boys think they are funny

We have  also been looking at diagrams of transverse waves and longitudinal waves.  When I asked JT to show me how he could represent a wave with an increased amplitude, including a source for the sound, he proved he understood the concept and can be quite a stinker all at the same time.  He will need to work a bit on his portrait drawing; I really don't look that much like Pac-Man.

Finally, we watched some interesting documentaries online this week.  I sometimes forget how many great programs are available for free.  PBS is one site with a good selection for viewing.  On Monday we watched Can I Eat That? and on Tuesday we enjoyed Magic of the Snowy Owl.  We also watched a short program called The Science of Picky Eaters.  I now know that EM's extreme resistance to eating vegetables is more than likely genetic.  There is a good chance he may grow out of it, but for now I can rest easy knowing I am not a parenting failure just because my boy will not eat certain foods.

And that is a good reason to celebrate and be thankful this week.

Thursday, November 15, 2012

Music in the Air

state capital building
The boys and I went on a field trip to Harrisburg last Friday.  The Harrisburg Symphony Orchestra puts on two Young Person's Concerts every year.  Maestro Stuart Malina does an excellent job sharing his love of music with the children in attendance.  He is always engaging and entertaining.  Before the performance, a guide is posted to the website that allows me to prepare the boys for the pieces that will be performed.  We can watch videos of performances of the music or read about the life of the composer. 

full house
One of the pieces played was Tchaikovsky’s Variations on a Rococo Theme.  Maestro Malina explained the concept of a musical theme.  The orchestra then demonstrated what was meant by a variation in theme. When the performance of the piece was about to begin, the  audience was instructed to try and keep track of how many variations on the theme they could detect.  JT managed to correctly identify seven variations.  I wasn't so lucky.  I was a bit busy being distracted by the kids who kept clapping when the piece wasn't over.  It was funny the first couple times, but grew tedious quickly.

view from less than optimal seats

After the concert, we went for a walk around the capital.  It was a gorgeous day; beautiful blue skies, sixty degrees, perfect day for a walk.  After we were sure the crowds would have cleared out from the lunch rush, we went to the food court at Strawberry Square and ate unhealthy fast food.  I try to avoid that kind of thing, but sometimes I just can't resist.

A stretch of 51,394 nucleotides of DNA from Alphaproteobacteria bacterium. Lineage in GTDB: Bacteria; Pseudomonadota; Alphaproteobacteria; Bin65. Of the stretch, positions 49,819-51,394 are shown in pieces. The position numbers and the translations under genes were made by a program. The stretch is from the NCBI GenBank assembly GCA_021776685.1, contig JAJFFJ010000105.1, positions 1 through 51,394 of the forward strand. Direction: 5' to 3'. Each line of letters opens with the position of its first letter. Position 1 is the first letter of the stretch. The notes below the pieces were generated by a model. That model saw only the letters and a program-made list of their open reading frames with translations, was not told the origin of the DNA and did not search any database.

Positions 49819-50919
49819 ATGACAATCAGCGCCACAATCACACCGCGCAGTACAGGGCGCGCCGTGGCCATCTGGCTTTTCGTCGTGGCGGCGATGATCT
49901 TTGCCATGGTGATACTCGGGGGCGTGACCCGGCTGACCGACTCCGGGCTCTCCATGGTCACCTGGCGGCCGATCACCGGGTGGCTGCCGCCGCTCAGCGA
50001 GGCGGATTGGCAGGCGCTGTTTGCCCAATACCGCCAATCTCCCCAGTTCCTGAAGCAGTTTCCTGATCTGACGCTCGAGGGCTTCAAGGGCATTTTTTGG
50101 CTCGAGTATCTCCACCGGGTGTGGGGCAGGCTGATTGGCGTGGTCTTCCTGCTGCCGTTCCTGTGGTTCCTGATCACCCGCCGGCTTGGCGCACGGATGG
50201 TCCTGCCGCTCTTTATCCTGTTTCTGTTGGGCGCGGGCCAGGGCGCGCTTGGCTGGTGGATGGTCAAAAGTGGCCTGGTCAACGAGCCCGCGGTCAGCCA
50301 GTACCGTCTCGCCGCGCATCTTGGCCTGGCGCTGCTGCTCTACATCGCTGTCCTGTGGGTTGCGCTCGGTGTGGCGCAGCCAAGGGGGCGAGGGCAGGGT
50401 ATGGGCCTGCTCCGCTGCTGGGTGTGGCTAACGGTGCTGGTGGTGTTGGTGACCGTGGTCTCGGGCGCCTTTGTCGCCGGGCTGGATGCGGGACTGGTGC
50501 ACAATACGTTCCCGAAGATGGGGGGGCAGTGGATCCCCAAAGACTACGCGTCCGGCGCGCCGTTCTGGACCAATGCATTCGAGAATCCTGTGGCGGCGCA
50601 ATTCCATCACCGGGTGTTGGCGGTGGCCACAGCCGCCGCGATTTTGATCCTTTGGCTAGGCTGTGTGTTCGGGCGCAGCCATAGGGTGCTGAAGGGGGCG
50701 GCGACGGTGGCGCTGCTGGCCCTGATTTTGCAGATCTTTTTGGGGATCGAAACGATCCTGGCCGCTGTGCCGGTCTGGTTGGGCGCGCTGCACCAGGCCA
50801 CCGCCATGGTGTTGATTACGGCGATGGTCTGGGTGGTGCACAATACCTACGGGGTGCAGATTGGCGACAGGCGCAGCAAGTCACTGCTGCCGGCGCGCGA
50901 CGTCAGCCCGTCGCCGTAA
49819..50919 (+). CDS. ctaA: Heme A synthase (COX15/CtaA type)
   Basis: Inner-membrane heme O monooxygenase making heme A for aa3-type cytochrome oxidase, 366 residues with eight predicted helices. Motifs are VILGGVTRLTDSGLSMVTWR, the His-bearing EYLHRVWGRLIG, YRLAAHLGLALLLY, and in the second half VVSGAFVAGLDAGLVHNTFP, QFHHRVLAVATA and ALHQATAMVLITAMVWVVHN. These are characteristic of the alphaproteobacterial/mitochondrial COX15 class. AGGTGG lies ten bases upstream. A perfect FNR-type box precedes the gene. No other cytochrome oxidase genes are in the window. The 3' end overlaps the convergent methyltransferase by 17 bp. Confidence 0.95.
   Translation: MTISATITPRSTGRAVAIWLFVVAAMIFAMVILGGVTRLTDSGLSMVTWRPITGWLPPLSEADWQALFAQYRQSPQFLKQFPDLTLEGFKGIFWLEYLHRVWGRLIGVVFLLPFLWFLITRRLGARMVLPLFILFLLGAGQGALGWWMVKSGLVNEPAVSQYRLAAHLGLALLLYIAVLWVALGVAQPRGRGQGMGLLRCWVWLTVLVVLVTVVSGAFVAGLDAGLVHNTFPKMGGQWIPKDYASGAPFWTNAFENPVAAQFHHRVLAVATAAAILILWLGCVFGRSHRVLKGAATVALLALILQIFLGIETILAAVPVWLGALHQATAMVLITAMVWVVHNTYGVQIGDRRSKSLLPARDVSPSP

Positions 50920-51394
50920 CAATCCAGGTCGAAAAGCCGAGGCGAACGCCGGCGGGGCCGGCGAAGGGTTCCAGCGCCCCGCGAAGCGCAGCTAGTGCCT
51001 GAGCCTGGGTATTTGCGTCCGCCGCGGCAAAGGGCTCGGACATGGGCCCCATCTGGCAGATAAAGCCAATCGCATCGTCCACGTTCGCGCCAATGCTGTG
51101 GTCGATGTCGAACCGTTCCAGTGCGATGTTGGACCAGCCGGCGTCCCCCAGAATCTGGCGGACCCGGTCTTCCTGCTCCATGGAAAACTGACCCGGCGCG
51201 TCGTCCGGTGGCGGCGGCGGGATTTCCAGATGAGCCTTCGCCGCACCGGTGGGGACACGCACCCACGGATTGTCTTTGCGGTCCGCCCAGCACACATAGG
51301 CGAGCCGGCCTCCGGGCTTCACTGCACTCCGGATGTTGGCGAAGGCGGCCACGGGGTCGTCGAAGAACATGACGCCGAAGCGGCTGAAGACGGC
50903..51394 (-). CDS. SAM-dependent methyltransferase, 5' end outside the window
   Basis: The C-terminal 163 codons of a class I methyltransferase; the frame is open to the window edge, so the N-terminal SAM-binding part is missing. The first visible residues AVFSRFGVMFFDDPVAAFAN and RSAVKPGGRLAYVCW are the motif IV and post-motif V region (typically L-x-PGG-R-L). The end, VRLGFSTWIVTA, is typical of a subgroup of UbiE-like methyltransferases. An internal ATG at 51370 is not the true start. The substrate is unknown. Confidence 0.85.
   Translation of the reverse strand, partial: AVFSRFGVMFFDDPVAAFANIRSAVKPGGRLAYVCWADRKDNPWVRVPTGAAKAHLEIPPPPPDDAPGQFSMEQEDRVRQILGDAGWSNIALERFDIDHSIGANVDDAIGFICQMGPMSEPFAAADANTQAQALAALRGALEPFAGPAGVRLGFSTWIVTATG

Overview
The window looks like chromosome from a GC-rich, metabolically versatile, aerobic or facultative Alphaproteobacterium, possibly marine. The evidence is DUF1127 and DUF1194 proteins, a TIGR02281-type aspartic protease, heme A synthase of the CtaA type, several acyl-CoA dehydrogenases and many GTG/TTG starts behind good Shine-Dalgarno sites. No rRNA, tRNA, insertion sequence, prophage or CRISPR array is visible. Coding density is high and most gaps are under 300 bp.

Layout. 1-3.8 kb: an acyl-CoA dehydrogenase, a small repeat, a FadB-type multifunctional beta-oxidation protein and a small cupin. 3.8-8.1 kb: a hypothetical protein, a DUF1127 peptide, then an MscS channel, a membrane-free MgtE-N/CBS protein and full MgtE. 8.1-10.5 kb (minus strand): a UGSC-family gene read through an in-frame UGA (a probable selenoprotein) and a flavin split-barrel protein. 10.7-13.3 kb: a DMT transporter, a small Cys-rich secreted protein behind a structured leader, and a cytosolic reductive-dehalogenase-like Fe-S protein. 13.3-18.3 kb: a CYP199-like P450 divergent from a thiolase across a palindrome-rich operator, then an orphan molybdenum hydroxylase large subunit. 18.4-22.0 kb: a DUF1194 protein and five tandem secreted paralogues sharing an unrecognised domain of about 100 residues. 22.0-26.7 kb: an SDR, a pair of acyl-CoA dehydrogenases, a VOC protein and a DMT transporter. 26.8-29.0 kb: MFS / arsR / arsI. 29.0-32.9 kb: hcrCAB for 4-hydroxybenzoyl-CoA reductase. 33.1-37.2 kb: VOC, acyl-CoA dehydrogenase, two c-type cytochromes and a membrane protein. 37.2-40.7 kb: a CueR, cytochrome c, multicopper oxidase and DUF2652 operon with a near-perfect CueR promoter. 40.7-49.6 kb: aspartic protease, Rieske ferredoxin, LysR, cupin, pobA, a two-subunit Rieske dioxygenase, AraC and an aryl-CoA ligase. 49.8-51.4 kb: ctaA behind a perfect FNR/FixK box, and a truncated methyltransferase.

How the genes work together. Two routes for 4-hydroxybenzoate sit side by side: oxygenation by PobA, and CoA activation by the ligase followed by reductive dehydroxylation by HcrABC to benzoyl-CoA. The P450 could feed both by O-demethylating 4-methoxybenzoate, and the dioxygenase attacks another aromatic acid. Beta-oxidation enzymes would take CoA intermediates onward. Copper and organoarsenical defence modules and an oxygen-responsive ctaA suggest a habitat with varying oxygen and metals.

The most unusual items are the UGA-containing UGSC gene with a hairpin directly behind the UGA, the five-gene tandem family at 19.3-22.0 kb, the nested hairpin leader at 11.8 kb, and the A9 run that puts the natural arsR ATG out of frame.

The day was a nice break from our usual at-home routine.  I'll be looking forward to the spring concert and another trip to our state capital.

Thursday, November 8, 2012

Rooting out the Meanings

spelling practice with a twist
I continue to teach spelling to both EM and JT, even though JT is no longer required, according to PA homeschooling regs, to include spelling instruction in his portfolio.  JT is a master of words.  He has always had an extensive vocabulary and he is not afraid to use it.  Often.  As in, no stop to the talking.  All day.  In fact, you could call him loquacious or verbose.  Both being recent words on his spelling lists.

But that is not exactly the point of this particular post.

I decided from the very beginning of our homeschooling adventure to focus on learning new spelling words based on the roots of the word rather than learning spelling patterns.  We also spend much more time looking at the meanings of words rather than just how to spell them.  For the first two years, I created our spelling lists using the English from the Roots Up flash cards.  I would make a new list each week, usually using two or three roots to make up a list of 15 words.  I would give JT a pretest on Monday, have him study definitions on Tuesday, write sentences on Wednesday, review on Thursday, and have a final test on Friday.  This worked well for a while, but he grew tired of writing sentences and definitions.  I needed to find something with more variety.

That's when I discovered the Vocabulary from Classical Roots series.  These books have been the perfect fit for JT.  There are three or four exercises per lesson.  Typically I have him do exercises A, B, and C each week.  We also have our pretest on Monday and our final test on Friday.  Today we worked on our review for the test.  JT usually will write each word on the white board as I call it out.  Any words he misses, we go back over again until he knows the spelling.  Today he decided to add illustrations to his words.  The great thing about this new idea was that I could really see that he understood the meanings of the words he has been studying.  When we came to the word sycophant, his initial drawing did not include bags in the hands of the man to the right.  We talked about how sycophant doesn't just mean someone who flatters someone else. Instead, it is someone who flatters for favors or gain.  JT quickly added the money bags to the man on the right.

You are SO handsome!